AUM Fidelity The suc­cess of free im­pro­vi­sa­tion is gen­er­ally down to what­ever re­sources the mu­si­cians bring to the stage and the bal­ance they man­age to strike – be­tween each other and be­tween or­der and chaos. Farm­ers by Na­ture, a trio of em­i­nent Amer­i­can jazz mu­si­cians, strike those bal­ances per­fectly: drum­mer Ger­ald Cleaver drives the group from be­low with imag­i­na­tion; pi­anist Craig Taborn shapes the mu­sic from above, drop­ping fresh har­monic and melodic ideas into open space; and sub­tly giv­ing the mu­sic pur­pose and di­rec­tion from the cen­tre is veteran free bassist Wil­liam Parker. Recorded live at two 2011 con­certs in France, Farm­ers by Na­ture’s third re­lease con­firms their sta­tus as one of the lead­ing free en­sem­bles work­ing to­day. For the open of mind and ad­ven­tur­ous of ear, there are oceanic depths here. aum­fi­

MEN­DELSSOHN: SYM­PHONIES NOS 1 & 3 (SCOT­TISH) Nether­lands SO/Jan Willem de Vriend

Chal­lenge Clas­sics CC 72641 Men­delssohn com­pleted a dozen strings-only sym­phonies be­fore, at the age of 15, he got around to his for­mal No 1. Jan Willem de Vriend here cou­ples it with the Scot­tish, be­gun five years later and num­bered No 3, but ac­tu­ally the last to be com­pleted. There’s a lot of high-en­ergy mu­sic in both works, and if you are at­tuned to the gen­tler side of Men­delssohn you may find your­self tak­ing ex­cep­tion to the wind-in-the­face, of­ten high-pres­sure style of De Vriend’s mu­sic-mak­ing. De Vriend has a back­ground in the pe­riod per­for­mance of early mu­sic, and he brings that sen­si­bil­ity to Men­delssohn in ways that af­fect ev­ery sec­tion of the orches­tra, and pro­vide many fresh tex­tu­ral and tonal per­spec­tives. The ef­fect in the First Sym­phony is es­pe­cially in­vig­o­rat­ing. chal­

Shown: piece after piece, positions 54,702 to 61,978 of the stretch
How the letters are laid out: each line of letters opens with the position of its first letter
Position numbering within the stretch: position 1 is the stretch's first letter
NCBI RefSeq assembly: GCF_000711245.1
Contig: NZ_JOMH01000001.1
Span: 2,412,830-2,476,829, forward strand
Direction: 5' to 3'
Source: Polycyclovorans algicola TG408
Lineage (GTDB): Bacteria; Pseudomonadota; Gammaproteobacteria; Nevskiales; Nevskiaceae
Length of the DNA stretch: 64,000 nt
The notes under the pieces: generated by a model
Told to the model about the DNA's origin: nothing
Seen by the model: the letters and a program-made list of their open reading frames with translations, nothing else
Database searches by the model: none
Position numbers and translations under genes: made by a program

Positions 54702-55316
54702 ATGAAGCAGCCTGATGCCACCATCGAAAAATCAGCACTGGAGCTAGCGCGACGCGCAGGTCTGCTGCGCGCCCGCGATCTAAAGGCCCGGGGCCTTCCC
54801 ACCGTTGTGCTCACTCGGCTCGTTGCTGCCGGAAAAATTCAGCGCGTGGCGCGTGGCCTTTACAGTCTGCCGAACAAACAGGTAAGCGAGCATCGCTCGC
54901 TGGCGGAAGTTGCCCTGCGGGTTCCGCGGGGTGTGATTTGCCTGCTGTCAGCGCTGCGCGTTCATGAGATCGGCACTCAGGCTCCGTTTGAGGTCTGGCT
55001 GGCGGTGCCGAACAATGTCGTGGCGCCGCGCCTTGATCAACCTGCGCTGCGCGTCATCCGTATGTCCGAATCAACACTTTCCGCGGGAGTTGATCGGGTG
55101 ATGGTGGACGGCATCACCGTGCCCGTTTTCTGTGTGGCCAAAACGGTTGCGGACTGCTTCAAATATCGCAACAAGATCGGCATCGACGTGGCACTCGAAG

Wergo WER 6789 2 The works here by Bucharest­born Adri­ana Hölszky range over three decades: . . . und wieder Dunkel I (1985-90) for per­cus­sion (Jens Brüls) and or­gan; . . . und ich sah we ein gläsernes Meer, mid Feuer gemischt . . . (1996-97) for or­gan solo; and Efeu und Licht­feld (2008) for vi­o­lin (Sabine Akiko Ahrendt) and or­gan. The decade that comes to mind, how­ever, is the 1960s, with the avant-garde reper­toire of the ex­per­i­men­tal or­gan­ist Gerd Zacher (who died in June) the most ob­vi­ous ref­er­ence. The piece with per­cus­sion takes in­spi­ra­tion from Got­tfried Benn’s poem Ein Wort, and part of that text – “A word – a glow, a flight, a fire/a burst of flame, a streak of stars” – nicely sug­gests the un­pre­dictabil­ity of this some­times am­bling, some­times giddy mu­sic.

Maria João Pires (pi­ano), Swedish Ra­dio SO/Daniel Harding

Onyx 4126 Por­tuguese pi­anist Maria João Pires does things her own way. Th­ese two Beethoven pi­ano con­cer­tos are long in her reper­toire, but Pires didn’t record them un­til last Oc­to­ber, when she was 69. And her part­ner in the ven­ture, English con­duc­tor Daniel Harding, is in many ways her mu­si­cal op­po­site. Harding’s ap­proach draws at­ten­tion to it­self in the mould­ing of phrases, the bal­anc­ing of in­stru­men­tal groups within the orches­tra, even down to the tra­jec­tory and du­ra­tion of sin­gle bow strokes. Pires is ev­ery bit as de­tailed in her re­sponses, but hers is much more the kind of art that hides art, giv­ing the im­pres­sion of nat­u­rally easy mu­si­cal flow. In the event, the two com­ple­ment each other very ef­fec­tively. Shame­lessly pig­gy­back­ing on the re­cent ma­nia for all things Kate Bush, London elec­tro duo Alice Fox and Jack St James recorded this nifty cover of her 1985 smash hit. It’s ba­si­cally a sounda­like of the orig­i­nal with some added drum ma­chine thrown in for good mea­sure. It’s not nearly as in­ven­tive as, say, the Fu­ture­heads’ 2005 reimag­ing­ing of Hounds of Love, but it works for me. sound­­sans

LA ROUX Sexotheque

Poly­dor The sec­ond sin­gle from Elly Jack­son’s Trou­ble in Par­adise al­bum is a laid-back beach­party lament about a girl who wants to set­tle down when her man isn’t yet ready to do so. Which makes the jar­ring cho­rus all the more shock­ing. “He never an­swers the phone,” goes the pop mon­de­green of the year. “I bet he’s at the sex at­tack.” Ac­tu­ally, its “sexotheque”. I have no clue what that means, but hope­fully no one gets as­saulted there.

JOANNA GRUE­SOME Psy­kick Es­pi­onage

Love and Ghosts

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